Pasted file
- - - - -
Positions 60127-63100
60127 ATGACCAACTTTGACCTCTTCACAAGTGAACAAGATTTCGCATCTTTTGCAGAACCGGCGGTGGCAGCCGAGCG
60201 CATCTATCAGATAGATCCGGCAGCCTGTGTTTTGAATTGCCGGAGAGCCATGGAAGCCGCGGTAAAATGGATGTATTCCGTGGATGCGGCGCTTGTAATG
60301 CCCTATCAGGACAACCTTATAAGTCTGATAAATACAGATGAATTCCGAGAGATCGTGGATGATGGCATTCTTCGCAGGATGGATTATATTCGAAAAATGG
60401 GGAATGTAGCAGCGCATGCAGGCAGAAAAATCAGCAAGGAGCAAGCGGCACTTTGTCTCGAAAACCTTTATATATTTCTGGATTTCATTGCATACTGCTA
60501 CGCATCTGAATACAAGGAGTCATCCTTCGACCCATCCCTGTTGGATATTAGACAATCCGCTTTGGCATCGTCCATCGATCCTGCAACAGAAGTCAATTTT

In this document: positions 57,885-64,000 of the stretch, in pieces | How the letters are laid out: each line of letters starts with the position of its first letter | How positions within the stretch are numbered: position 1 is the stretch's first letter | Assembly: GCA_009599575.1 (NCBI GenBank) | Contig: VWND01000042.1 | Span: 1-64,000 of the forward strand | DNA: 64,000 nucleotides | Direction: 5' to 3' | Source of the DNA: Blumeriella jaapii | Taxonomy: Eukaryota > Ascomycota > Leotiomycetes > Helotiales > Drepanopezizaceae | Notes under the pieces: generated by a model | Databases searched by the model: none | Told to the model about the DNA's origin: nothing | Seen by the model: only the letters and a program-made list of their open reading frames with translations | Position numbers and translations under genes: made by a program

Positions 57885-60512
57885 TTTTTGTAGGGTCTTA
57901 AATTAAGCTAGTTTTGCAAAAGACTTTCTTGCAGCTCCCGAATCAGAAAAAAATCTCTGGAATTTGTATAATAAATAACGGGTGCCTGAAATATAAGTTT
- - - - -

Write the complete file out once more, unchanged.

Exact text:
Positions 60127-63100
60127 ATGACCAACTTTGACCTCTTCACAAGTGAACAAGATTTCGCATCTTTTGCAGAACCGGCGGTGGCAGCCGAGCG
60201 CATCTATCAGATAGATCCGGCAGCCTGTGTTTTGAATTGCCGGAGAGCCATGGAAGCCGCGGTAAAATGGATGTATTCCGTGGATGCGGCGCTTGTAATG
60301 CCCTATCAGGACAACCTTATAAGTCTGATAAATACAGATGAATTCCGAGAGATCGTGGATGATGGCATTCTTCGCAGGATGGATTATATTCGAAAAATGG
60401 GGAATGTAGCAGCGCATGCAGGCAGAAAAATCAGCAAGGAGCAAGCGGCACTTTGTCTCGAAAACCTTTATATATTTCTGGATTTCATTGCATACTGCTA
60501 CGCATCTGAATACAAGGAGTCATCCTTCGACCCATCCCTGTTGGATATTAGACAATCCGCTTTGGCATCGTCCATCGATCCTGCAACAGAAGTCAATTTT

In this document: positions 57,885-64,000 of the stretch, in pieces | How the letters are laid out: each line of letters starts with the position of its first letter | How positions within the stretch are numbered: position 1 is the stretch's first letter | Assembly: GCA_009599575.1 (NCBI GenBank) | Contig: VWND01000042.1 | Span: 1-64,000 of the forward strand | DNA: 64,000 nucleotides | Direction: 5' to 3' | Source of the DNA: Blumeriella jaapii | Taxonomy: Eukaryota > Ascomycota > Leotiomycetes > Helotiales > Drepanopezizaceae | Notes under the pieces: generated by a model | Databases searched by the model: none | Told to the model about the DNA's origin: nothing | Seen by the model: only the letters and a program-made list of their open reading frames with translations | Position numbers and translations under genes: made by a program

Positions 57885-60512
57885 TTTTTGTAGGGTCTTA
57901 AATTAAGCTAGTTTTGCAAAAGACTTTCTTGCAGCTCCCGAATCAGAAAAAAATCTCTGGAATTTGTATAATAAATAACGGGTGCCTGAAATATAAGTTT